Tracy Arm, Alaska, 7/26/2022, National Geographic Quest
National Geographic Quest
A small contingent of early risers, with their breath and cups of coffee steaming, smiled as if some secret, unknown to the rest of the ship, had been whispered in their ears. We were gathered on the bow, witnessing the curtain of a cool morning sun creep slowly across the south faces of domed rocks in the east. Blue-tinged glacial ice bobbed in the cold water, rocking gently in the ripples of our slowly spreading bow wake. Somewhere in the distance, a bald eagle greeted the dawn with a high-pitched chortle.
This is morning in Tracy Arm––a narrow fiord, carved by ice into what John Muir once called, “Yosemite in the making.”
An autodidact, Jim has spent a lifetime studying and exploring what he refers to as “the intersection of human progress and wildness.” Stumbling on the writings of Aldo Leopold in his early twenties—namely Leopold’s essay Thinking Like a Mountain —la...
Southeast Alaska is endlessly dynamic. Sailing north in Chatham Strait, the coast of Baranof Island showed us pumping waterfalls from the melting winter snow. Ephemeral spring blooms from salmonberry and shooting stars added a flush of pink to the coastal meadows. Geese and pipits on their northbound migration flitted about on the tidal flats, resting before the next leg of their journey. A single humpback whale corralled fish against the shoreline, feasting on the seasonal abundance present in these waters. Taking in this majesty built our excitement for our exploratory day ahead. Today, we looked to Cosmos Cove, a small and rarely visited inlet on the east side of Baranof Island. This protected bay offered perfect opportunities for us to set out in our expedition craft to explore by land and sea. Hikes in the littoral zone and tidepools gave us close looks at crabs, fish, annelids, and other residents of this very active habitat. The tidal swing in Southeast Alaska can be over twenty feet in areas; in our short time ashore, we could see the water rise at our feet in real time. Peeking behind the trees, we followed game trails set by bear and deer, which led us deep under the towering canopy of the rainforest. By sea, we cruised the coastline by kayak and paddleboard. Serene seas and clear skies offered us the perfect opportunity to explore. After a full day in our private cove, the distant blows of whales in Chatham Strait beckoned us. In the smooth waters of this massive fjord, we could see for miles. Seabirds and humpback whales filled the landscape. The long days of the northern summer gave us incredible light during the afternoon and evening to capture the landscape with our cameras and in our memories. This truly is a place like no other, and we look towards tomorrow with anticipation of what might come.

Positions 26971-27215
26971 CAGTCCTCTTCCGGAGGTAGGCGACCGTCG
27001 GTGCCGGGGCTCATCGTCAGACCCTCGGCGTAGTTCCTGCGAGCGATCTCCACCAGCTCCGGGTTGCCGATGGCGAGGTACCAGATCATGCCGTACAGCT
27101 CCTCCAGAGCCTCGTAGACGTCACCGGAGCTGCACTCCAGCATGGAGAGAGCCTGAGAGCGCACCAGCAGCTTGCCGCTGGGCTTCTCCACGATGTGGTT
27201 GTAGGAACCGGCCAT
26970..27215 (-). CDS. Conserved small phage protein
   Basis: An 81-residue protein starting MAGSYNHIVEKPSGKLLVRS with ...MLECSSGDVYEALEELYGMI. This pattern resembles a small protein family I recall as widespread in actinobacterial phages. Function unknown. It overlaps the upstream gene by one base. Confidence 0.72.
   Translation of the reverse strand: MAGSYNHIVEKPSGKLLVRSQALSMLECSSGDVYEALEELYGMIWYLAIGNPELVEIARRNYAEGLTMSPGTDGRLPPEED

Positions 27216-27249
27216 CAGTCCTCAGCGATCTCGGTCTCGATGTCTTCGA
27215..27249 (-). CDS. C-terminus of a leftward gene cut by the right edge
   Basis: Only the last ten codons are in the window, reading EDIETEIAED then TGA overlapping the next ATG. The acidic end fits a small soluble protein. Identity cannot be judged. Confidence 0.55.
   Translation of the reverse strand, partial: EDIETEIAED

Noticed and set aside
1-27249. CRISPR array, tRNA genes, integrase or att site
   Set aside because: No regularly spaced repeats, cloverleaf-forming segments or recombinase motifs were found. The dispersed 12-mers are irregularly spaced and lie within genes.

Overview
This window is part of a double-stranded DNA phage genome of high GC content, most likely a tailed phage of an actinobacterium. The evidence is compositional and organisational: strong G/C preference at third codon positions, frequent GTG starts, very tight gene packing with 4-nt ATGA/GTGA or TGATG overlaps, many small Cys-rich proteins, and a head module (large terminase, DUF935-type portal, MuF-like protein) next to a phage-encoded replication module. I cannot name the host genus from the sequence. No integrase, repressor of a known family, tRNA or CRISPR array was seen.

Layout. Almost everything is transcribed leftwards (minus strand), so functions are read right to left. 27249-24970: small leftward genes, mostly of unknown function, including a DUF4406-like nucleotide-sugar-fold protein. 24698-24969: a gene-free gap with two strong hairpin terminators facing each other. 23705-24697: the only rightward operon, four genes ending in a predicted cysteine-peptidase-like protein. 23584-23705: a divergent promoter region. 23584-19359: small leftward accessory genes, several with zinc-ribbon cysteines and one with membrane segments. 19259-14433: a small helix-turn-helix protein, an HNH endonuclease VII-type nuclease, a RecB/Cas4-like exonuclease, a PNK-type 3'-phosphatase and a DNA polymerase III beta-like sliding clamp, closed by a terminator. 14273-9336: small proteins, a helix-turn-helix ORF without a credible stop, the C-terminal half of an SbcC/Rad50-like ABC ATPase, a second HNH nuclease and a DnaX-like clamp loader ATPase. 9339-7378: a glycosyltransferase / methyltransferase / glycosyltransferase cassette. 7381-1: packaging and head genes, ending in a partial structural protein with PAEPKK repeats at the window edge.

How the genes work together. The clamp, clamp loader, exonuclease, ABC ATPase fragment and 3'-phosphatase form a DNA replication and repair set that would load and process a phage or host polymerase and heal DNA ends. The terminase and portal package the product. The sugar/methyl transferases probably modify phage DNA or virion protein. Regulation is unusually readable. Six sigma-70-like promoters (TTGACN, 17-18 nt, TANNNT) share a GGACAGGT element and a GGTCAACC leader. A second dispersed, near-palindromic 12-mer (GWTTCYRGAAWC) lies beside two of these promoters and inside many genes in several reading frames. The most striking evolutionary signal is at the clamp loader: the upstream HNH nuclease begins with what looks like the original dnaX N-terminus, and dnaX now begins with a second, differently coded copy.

A calm morning found National Geographic Quest anchored in Glacier Bay at Bartlett Cove near the National Park’s headquarters. We rose early to stroll various trails and listen to the songs of the thrushes and wrens amongst this young forest where a massive glacier stood just 240 years ago. The morning was highlighted by a mother moose and a pair of calves browsing near a pond! But the day was just getting started. Near a sheer rock face called Gloomy Knob, eight mountain goats were waiting for us along with a coastal brown bear that was working the tideline and grazing on mussels and barnacles. After departing Gloomy Knob, we reached the main event: the tidewater glaciers that stand sentinel at the head of Glacier Bay’s west arm. Margerie Glacier treated us to one beautiful calving event that sent water rocketing into the air along with the distinct sound known as “white thunder.” But Glacier Bay still wasn’t done with us. Shortly before dinner, we found three more brown bears and a moose near the shoreline of Russell Cut, a wildlife corridor that provides plenty of food. The evening was capped off with a beautiful sunset and a stop at South Marble Island to enjoy an assortment of seabirds and Steller sea lions. Whatever tomorrow has in store for us, today will be difficult to top!
After yesterday’s wet and icy embrace by Endicott Arm, clearing skies and warm climes greeted us as we sailed across from Le Conte Glacier in Frederick Sound to Ideal Cove for early (early!) morning hikes in the beautifully awakening Tongass National Forest. Following a rejuvenating brunch back on board, we sailed to Petersburg, a small slice of Norway tucked away at the mouth to the Wrangell Narrows on Mitkof Island. Following excursions galore and a crab feast conquered, we set off into the unknown of a potentially new anchorage on Baranof Island for tomorrow’s ad- Ventures . We’ll let Steve tell you what we saw in tomorrow’s report!